The Polytechnic School is offering a special summer course, Ethics of Technology Entrepreneurship: Autonomous Vehicles, taught by Jason Bronowitz and Carolyn Hirata. Feel free to reach out to email@example.com if you’d like to discuss which version of the course to take. The TMC 498 option fulfills the university literacy and critical thinking (L) requirement and will be offered in the summer B session, 2020.
- OMT 430: final paper (5–8 pages): focus on frameworks of ethical decision making
- TMC 498: final paper (10–15 pages): independent research on the topic, proposed by the student [fulfills (L) requirement]
- OMT 504: final paper (15–20 pages): independent research on the topic, grounded in additional academic sources, proposed by the student
Today, technology is used to help drivers from becoming distracted, avoid road hazards and automate many navigation tasks. The future of autonomous vehicles will eclipse assisted driving technology, operating much differently and engendering a new realm of ethical and moral questions. This course explores ethical issues in technological entrepreneurship, specifically focusing on the implementation of autonomous vehicles. Includes the relationship between technology, ethics and law. Topics covered include: How should communities determine policies on autonomous vehicles? (How) should autonomous vehicles be programmed to make life-and-death decisions? How should society navigate between what is technologically feasible and what is desirable?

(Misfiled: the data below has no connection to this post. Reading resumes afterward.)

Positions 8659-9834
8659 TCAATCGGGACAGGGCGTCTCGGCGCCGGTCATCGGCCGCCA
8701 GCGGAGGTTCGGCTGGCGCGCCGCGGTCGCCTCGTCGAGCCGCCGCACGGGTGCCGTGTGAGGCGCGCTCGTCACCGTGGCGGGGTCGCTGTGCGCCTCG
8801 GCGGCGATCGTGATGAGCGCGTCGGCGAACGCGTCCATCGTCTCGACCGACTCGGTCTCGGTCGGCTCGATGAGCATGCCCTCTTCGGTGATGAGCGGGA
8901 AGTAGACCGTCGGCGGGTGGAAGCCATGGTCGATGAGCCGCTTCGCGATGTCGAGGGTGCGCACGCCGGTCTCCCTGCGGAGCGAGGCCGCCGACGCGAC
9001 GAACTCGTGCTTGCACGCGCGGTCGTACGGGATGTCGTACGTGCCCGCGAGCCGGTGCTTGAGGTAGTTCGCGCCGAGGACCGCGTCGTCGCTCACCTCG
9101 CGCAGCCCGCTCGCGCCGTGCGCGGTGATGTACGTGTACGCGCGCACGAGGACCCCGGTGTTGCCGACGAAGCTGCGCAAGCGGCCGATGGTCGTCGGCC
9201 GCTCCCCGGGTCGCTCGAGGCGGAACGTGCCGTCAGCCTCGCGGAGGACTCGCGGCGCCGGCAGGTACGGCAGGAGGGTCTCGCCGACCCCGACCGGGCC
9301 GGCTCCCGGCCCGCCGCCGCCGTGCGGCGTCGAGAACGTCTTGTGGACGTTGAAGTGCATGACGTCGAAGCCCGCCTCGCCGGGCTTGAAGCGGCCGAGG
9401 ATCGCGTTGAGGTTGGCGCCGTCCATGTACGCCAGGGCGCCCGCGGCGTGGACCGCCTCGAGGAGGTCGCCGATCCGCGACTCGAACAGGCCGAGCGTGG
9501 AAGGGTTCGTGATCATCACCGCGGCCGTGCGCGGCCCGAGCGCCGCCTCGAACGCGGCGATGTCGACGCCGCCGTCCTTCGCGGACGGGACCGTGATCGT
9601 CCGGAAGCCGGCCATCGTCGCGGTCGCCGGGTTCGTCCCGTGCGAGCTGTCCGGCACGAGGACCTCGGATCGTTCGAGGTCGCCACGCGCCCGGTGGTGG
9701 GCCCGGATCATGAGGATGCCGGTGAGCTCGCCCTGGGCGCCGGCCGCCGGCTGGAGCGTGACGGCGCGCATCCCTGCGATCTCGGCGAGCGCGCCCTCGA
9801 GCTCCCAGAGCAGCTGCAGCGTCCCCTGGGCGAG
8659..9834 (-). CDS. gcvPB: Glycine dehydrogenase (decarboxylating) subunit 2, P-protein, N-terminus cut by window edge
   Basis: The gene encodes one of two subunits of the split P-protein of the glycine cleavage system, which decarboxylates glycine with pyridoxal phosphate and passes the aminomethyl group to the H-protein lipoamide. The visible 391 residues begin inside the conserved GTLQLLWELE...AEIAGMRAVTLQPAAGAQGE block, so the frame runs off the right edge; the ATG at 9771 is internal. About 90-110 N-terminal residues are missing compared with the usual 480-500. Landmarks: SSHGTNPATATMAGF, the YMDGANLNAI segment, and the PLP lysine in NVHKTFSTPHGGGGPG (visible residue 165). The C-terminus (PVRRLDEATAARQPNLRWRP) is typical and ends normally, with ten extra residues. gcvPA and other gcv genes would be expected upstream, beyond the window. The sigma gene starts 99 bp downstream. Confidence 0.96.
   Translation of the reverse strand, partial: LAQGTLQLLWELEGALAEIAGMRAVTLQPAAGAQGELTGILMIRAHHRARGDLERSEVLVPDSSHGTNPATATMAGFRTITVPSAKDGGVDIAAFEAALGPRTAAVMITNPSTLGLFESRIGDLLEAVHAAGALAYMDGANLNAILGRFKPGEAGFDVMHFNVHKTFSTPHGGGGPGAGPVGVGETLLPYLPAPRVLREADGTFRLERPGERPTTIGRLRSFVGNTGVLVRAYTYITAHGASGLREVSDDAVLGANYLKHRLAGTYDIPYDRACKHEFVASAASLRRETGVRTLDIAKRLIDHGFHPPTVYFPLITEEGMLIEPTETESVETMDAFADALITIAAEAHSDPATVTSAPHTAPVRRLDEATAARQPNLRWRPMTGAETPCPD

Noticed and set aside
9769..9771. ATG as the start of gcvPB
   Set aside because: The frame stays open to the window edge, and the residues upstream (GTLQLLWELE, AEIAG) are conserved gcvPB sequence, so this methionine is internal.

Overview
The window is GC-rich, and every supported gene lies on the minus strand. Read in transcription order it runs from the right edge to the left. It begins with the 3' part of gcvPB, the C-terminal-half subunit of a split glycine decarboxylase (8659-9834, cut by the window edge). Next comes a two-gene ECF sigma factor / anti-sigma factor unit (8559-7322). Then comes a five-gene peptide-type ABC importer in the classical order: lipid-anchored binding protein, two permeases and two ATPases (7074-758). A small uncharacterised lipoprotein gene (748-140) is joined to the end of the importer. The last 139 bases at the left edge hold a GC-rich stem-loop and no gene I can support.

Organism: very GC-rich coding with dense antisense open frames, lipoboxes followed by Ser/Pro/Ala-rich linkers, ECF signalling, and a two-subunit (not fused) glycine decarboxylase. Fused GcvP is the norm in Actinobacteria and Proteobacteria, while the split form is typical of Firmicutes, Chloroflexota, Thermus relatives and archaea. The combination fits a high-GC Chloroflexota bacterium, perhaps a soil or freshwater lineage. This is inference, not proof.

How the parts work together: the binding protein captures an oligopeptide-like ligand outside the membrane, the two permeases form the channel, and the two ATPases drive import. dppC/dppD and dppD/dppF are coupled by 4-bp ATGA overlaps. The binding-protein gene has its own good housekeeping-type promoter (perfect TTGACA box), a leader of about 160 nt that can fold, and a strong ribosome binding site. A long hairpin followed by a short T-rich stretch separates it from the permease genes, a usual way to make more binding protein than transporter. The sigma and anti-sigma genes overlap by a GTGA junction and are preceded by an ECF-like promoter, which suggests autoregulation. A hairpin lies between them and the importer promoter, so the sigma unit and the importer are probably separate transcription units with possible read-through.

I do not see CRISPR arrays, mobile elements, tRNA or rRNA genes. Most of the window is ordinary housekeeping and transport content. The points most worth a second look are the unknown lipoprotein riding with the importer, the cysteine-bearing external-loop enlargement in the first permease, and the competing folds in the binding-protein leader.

“Why should you have to worry about the fate of humankind when other people should be doing so, including our government and business leaders? The reason is that they are not worrying about the fate of humankind—at least, not enough, and not in the right ways. Technology companies are trying to build standards for the Internet of Things; scientists are attempting to develop ethical standards for human-genome editing; and policy makers at the FAA are developing regulations for drones. They are all narrowly focused. Very few people are looking at the big picture, because the big picture is messy and defies simple models. With so many technologies all advancing exponentially at the same time, it is very hard to see the forest for the trees.”
—Vivek Wadhwa and Alex Salkever in The Driver in the Driverless Car: How Our Technology Choices Will Create the Future
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If you have any questions or difficulty enrolling, please reach out to firstname.lastname@example.org.